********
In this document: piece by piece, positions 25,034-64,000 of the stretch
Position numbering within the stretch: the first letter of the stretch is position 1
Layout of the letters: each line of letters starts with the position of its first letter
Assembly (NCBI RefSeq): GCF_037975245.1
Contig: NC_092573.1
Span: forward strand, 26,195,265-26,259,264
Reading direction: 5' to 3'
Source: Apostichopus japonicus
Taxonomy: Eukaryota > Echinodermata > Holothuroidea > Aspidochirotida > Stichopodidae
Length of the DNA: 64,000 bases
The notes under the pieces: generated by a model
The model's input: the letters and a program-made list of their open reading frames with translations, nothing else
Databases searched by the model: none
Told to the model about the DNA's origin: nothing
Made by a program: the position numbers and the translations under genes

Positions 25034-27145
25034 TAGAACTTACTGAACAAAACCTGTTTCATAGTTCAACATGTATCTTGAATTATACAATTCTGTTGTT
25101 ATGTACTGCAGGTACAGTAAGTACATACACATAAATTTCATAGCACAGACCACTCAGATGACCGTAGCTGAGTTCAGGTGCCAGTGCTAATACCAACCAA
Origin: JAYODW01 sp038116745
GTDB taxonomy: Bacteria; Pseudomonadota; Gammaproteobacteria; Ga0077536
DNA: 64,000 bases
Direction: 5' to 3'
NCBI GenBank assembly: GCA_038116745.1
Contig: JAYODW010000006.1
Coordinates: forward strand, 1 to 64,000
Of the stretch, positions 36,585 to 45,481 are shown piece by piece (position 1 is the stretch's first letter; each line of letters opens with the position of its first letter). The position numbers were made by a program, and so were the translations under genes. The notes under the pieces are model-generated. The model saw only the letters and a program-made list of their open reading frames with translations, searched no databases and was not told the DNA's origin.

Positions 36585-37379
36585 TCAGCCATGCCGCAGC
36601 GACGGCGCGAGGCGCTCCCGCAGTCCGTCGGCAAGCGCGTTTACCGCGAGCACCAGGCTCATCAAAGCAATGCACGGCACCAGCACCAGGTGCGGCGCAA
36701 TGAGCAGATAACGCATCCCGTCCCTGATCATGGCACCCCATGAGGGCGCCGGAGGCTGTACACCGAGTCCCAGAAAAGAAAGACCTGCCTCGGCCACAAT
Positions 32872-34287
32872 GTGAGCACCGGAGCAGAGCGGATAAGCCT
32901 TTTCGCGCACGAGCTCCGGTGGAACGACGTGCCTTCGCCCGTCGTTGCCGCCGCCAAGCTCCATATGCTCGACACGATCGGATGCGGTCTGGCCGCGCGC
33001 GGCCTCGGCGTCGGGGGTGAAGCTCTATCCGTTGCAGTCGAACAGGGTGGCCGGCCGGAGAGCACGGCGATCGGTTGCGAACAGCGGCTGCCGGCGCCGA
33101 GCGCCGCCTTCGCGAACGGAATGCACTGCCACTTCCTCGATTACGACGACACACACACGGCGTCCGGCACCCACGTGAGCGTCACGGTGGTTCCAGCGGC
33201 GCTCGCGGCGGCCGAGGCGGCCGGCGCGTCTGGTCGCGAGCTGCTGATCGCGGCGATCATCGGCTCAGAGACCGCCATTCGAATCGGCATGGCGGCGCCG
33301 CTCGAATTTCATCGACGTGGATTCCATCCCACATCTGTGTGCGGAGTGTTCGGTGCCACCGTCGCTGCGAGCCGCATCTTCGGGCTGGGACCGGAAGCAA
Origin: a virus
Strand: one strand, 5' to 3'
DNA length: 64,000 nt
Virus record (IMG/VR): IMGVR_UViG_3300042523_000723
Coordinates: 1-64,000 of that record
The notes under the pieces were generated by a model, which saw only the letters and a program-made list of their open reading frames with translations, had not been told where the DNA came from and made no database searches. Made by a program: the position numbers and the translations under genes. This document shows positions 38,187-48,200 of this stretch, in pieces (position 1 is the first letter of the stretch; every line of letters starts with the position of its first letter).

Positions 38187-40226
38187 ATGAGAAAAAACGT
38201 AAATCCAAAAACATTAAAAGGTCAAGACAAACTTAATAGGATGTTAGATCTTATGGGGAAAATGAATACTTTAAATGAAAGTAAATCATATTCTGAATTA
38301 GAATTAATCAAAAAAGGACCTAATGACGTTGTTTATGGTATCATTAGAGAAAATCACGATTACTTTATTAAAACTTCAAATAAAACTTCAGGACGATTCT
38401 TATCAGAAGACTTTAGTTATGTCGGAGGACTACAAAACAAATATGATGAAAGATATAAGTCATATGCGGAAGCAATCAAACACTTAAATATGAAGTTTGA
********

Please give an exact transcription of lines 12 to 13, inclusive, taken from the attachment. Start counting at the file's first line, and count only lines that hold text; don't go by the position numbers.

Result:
The model's input: the letters and a program-made list of their open reading frames with translations, nothing else
Databases searched by the model: none